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    Re: Lunars
    From: George Huxtable
    Date: 2007 Sep 23, 17:25 +0100

    John Karl has written-
    
    "Some of you may want to check out my new book, Celestial Navigation in the
    GPS Age, available from, www.celestaire.com  or www.paracay.com .  Among
    other things, it discusses lunar sights using only the same old
    understandable basics of CN, without using tables or approximations -- just
    a hand calculator and the Almanac."
    
    Well, that's interesting news. It's a long time since a book has appeared
    that treats lunars seriously. I hope some listmember will purchase a copy on
    our behalf and provide us with a review of it.
    
    However, it's a bit sad to read, from the author of a work that deals with
    lunars, that-
    
    "I haven't checked the Nav List for some time.... Now I see some discussion
    on Lunar Distance Tables this month."
    
    Well, discussion on various aspects of lunars has been occurring, frequently
    if sporadically, for a long time, on this list and on its predecessor. It's
    one of its main topics. Somehow I doubt if lunars get discussed in such
    width or depth elsewhere.
    
    John Karl's name is new to me, as a contributor to this list. I hope he will
    continue to contribute, and we can learn from each other.
    
    "BTW, in the book I make the observation that the sun-moon distance changes
    about one minute of arc per two minutes of time.  So to do better than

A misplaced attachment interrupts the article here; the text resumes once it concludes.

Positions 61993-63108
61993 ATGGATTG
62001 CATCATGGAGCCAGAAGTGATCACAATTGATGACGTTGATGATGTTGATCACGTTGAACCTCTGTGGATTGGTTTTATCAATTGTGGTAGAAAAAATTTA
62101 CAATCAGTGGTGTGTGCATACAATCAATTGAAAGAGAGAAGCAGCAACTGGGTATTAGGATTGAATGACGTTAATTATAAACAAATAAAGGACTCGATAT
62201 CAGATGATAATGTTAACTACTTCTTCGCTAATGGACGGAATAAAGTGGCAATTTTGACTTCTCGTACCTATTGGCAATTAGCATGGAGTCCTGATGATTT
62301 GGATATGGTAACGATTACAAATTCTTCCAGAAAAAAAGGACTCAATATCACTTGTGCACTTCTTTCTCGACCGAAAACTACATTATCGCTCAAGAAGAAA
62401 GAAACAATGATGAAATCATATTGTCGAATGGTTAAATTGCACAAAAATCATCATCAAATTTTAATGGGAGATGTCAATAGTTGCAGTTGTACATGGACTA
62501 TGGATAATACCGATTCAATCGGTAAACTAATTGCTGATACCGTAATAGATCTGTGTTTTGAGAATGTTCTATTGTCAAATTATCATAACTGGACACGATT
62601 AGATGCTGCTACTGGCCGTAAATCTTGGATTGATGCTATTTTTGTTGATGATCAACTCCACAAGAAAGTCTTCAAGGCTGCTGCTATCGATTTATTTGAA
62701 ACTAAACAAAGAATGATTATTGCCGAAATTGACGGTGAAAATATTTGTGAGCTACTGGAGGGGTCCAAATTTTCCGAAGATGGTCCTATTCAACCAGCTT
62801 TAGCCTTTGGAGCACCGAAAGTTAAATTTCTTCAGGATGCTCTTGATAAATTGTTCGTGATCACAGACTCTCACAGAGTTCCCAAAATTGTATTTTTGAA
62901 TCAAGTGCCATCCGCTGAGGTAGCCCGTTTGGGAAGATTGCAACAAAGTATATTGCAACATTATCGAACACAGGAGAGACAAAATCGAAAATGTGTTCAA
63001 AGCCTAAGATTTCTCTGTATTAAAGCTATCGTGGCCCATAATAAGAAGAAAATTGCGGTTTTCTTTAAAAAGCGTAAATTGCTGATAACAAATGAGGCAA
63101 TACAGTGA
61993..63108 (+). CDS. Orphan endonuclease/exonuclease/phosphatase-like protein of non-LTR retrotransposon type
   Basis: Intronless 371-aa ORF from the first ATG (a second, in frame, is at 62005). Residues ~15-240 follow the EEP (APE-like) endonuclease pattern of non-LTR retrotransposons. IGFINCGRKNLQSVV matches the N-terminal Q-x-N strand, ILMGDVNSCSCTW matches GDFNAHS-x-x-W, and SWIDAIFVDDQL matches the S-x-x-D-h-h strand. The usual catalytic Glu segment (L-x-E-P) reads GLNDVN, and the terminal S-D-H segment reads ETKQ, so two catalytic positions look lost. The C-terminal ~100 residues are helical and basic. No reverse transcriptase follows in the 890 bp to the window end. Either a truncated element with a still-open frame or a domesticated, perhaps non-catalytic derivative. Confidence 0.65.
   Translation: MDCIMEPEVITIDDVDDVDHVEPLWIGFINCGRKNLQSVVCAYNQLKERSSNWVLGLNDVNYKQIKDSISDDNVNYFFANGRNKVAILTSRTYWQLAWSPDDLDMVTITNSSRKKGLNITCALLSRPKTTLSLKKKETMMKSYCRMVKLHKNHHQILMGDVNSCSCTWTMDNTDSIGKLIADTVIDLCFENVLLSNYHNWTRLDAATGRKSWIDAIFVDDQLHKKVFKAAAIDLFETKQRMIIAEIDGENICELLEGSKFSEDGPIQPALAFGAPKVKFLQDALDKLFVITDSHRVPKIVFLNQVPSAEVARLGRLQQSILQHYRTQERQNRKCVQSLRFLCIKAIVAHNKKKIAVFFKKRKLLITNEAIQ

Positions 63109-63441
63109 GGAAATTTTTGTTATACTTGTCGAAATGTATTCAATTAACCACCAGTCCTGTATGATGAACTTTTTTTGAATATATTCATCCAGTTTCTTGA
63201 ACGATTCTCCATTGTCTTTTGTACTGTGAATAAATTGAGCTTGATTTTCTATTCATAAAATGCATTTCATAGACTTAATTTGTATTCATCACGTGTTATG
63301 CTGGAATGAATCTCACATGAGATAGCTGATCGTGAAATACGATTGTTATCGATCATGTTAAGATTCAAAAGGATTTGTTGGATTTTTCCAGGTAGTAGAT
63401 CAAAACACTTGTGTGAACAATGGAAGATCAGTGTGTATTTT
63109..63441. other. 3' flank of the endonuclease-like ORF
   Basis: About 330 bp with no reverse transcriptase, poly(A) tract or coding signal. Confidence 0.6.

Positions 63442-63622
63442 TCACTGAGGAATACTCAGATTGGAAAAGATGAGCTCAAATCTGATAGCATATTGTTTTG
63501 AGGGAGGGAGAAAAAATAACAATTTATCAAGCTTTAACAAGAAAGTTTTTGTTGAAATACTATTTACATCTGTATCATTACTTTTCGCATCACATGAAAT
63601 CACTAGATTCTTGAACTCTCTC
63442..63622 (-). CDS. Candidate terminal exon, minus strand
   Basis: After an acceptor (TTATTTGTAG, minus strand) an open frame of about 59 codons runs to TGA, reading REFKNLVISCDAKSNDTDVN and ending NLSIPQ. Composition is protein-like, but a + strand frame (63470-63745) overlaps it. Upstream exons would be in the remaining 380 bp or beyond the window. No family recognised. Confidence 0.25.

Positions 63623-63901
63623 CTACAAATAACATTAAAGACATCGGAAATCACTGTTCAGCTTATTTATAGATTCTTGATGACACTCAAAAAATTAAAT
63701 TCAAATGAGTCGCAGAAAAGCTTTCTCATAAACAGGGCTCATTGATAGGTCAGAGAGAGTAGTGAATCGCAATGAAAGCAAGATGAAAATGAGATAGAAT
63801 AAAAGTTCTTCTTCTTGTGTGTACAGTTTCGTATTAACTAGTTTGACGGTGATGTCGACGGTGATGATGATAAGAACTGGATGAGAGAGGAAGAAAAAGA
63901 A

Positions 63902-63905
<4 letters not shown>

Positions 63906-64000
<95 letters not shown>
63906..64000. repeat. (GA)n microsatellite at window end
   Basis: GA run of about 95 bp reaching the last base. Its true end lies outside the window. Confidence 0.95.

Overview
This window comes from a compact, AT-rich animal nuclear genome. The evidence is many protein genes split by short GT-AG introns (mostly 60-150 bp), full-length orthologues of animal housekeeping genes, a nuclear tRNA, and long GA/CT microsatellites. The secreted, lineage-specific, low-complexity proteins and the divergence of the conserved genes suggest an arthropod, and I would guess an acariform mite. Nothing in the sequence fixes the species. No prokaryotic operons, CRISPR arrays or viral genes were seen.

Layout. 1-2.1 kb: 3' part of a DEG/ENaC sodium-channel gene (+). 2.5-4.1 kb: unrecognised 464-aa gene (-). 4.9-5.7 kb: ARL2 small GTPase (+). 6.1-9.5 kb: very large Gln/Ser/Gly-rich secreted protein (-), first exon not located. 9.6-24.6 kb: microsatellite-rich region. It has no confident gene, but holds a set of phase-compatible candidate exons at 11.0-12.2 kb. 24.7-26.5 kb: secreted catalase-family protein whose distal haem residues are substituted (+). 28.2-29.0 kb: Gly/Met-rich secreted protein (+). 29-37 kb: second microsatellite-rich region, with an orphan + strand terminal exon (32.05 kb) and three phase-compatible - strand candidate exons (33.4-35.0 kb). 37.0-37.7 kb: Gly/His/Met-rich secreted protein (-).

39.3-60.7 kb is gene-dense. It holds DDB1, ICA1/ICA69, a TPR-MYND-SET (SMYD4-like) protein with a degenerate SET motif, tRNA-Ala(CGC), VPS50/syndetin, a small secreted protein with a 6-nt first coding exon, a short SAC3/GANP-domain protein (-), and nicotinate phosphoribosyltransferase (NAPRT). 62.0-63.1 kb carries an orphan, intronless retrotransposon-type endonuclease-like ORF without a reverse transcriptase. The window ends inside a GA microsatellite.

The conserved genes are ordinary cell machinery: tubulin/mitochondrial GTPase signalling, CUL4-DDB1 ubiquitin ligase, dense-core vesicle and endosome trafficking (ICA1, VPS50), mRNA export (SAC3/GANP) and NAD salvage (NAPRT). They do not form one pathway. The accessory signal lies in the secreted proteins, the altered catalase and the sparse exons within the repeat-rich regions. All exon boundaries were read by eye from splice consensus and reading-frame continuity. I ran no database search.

finding UT to with one minute requires some pretty adroit observing.  And if
    the LD distance were accurate to one minute of arc, the longitude would be
    accurate to only about 30'."
    
    John, those facts are well-known to those of us who discuss lunars on this
    list; indeed, they underlie most of the discussion on lunars, to the extent
    that they are often left unstated.
    
    "Doesn't this explain why the  famous British Parliament Prize was for
    determining longitude better than 30' of arc?? "
    
    The problem, in those days, wasn't confined to the observing. It was the
    total error, in predicting where the Moon should be in the sky, measuring
    where it is in the sky, and calculating out all those corrections, that had
    to kept within 1', to achieve an accuracy in longitude of 30'. At the time
    the longitude prize was claimed, the predictions were to no better than
    about half a minute. That left only half a minute allowable accuracy, in
    observation + correction. A difficult task indeed, with the instruments of
    the day- and even now!
    
    George.
    
    contact George Huxtable at george---.u-net.com
    or at +44 1865 820222 (from UK, 01865 820222)
    or at 1 Sandy Lane, Southmoor, Abingdon, Oxon OX13 5HX, UK.
    
    
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